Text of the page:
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f4: Tensile forces remodel matrix at the leading edge of migrating cohorts.(a) Representative phase contrast image showing cells invading from a mammary epithelial cell cluster. (b) Confocal reflection image depicting the structure of the collagen matrix surrounding the tissue in (a). (c) Merged image of (a) and (b). High magnification images showing the structure of the collagen (d) far from the invading tissue in (a) and (f) adjacent to the invasive front of the tissue in (a). (e) Rose plot showing fibril angles far from the tissue in (a). Histogram represents fiber angles computed at 900 image locations within (d). (g) Rose plot showing fibril angles adjacent to the invasive front of the tissue in (a). Histogram represents fiber angles computed at 900 image locations within (f). Red line indicates the direction of collective invasion. All images are representative of three independent replicates. Scale bars, 50 μm (a–c), 25 μm (d,f).

Mentions: It has been proposed that during collective invasion through collagenous matrices, cells follow paths of least resistance created by proteolytic degradation and softening of the ECM36. To test for such a mechanism, we used confocal reflection microscopy (CRM) to visualize the structure of the matrix surrounding the invading cohorts (Fig. S3a). We observed no obvious proteolytic remodeling ahead of the leading edge (Fig. 4a-c; Fig. S3a–c). Instead, CRM revealed a different kind of matrix remodeling at these locations: collagen fibrils were compacted and aligned into parallel and highly directional tracks emanating from the invasive front and propagating over distances spanning ~100 μm from the tissue (Fig. 4c). Measuring the angles of collagen fibrils revealed that those far from the tissue (Fig. 4d) were distributed randomly (Fig. 4e), while those ahead of the migrating cohort (Fig. 4f) oriented preferentially in the direction of migration (Fig. 4g). Imaging the matrix around primary organoids similarly revealed that collagen was compacted into dense and directionally oriented fibrils from the leading edge of extending branches (Fig. S3e–g). Blocking cytoskeletal tension prevented collagen alignment ahead of the migrating cohorts (Fig. S3i), suggesting that alignment was mediated by migration-generated tensile forces.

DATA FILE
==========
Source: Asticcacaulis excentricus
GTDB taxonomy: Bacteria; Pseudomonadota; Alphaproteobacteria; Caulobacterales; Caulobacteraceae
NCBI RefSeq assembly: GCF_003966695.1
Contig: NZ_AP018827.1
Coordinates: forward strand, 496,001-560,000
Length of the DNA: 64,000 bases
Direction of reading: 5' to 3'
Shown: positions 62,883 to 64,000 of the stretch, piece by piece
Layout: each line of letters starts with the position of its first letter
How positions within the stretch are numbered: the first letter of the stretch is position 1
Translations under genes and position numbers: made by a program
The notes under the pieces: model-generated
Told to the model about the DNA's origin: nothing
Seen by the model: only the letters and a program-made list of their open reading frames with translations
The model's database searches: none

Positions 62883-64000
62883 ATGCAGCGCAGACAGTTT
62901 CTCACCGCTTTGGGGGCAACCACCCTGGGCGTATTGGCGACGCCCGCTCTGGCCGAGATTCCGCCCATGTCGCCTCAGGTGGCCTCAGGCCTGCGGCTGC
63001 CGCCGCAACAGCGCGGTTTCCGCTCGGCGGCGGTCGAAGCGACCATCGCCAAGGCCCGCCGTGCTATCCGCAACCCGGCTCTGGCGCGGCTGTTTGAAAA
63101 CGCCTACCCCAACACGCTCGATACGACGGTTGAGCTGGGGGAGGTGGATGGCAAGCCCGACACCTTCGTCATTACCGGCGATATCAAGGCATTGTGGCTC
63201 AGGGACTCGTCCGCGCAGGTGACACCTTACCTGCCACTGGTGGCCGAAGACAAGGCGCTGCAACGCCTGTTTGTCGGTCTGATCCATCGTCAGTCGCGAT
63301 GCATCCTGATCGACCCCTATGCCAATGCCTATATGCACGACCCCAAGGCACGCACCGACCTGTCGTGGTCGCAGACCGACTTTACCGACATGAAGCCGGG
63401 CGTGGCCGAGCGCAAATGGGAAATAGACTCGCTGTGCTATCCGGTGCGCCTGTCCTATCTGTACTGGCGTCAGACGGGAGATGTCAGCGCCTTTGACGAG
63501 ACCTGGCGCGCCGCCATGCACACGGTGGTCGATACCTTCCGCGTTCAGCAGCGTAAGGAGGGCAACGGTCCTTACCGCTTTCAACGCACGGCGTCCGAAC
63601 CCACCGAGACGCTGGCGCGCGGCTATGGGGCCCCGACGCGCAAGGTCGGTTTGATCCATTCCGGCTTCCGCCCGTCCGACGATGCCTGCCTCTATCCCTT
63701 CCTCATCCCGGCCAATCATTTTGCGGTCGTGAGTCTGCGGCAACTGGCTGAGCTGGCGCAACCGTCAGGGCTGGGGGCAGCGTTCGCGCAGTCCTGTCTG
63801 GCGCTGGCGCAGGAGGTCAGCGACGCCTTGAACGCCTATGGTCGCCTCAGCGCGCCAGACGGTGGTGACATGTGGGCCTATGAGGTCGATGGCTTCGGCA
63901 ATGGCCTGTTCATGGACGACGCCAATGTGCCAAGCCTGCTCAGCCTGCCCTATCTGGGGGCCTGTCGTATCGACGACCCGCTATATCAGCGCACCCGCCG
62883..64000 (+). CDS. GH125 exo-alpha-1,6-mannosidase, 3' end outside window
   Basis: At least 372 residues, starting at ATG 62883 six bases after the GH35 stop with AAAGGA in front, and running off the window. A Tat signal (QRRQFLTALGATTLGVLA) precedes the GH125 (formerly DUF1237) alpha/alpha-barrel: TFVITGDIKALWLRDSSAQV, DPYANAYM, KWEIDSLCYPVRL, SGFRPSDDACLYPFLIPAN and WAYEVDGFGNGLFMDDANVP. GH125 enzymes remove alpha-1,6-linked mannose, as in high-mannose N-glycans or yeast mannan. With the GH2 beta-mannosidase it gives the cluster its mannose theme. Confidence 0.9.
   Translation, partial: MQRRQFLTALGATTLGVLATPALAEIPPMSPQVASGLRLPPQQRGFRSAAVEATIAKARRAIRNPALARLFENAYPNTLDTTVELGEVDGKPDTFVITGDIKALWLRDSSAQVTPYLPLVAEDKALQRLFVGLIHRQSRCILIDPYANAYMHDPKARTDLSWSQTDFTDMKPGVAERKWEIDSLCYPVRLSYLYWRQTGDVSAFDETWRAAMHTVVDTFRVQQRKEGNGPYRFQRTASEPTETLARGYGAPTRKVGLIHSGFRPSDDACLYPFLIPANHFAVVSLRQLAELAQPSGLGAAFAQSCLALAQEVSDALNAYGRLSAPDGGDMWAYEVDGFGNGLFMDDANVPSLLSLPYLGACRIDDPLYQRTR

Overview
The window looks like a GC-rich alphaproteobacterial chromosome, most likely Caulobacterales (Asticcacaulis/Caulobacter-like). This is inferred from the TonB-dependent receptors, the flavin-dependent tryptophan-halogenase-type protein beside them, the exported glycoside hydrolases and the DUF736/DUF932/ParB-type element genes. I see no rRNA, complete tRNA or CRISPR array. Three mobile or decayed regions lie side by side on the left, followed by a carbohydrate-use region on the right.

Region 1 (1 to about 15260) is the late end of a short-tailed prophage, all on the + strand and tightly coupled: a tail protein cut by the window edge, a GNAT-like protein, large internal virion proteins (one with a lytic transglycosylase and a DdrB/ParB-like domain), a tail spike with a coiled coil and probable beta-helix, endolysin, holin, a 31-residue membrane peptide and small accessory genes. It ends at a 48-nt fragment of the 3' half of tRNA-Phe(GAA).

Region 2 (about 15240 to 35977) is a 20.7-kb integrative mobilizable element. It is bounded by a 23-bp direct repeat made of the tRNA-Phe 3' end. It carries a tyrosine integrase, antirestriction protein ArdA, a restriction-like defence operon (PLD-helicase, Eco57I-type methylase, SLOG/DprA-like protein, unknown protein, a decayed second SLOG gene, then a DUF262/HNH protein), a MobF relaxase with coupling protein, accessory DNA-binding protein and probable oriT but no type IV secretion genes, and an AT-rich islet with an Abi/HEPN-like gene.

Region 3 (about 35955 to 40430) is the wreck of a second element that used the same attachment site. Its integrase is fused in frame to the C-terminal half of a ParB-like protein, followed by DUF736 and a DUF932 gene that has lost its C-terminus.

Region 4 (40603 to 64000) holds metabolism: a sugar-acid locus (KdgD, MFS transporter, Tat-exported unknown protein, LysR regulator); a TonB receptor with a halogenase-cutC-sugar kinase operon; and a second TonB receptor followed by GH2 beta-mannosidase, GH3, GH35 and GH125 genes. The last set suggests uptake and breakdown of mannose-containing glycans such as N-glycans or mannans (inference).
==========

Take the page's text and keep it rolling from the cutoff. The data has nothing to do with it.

Dynamic tensile forces drive collective cell migration through three-dimensional extracellular matrices.

Gjorevski N, Piotrowski AS, Varner VD, Nelson CM - Sci Rep (2015)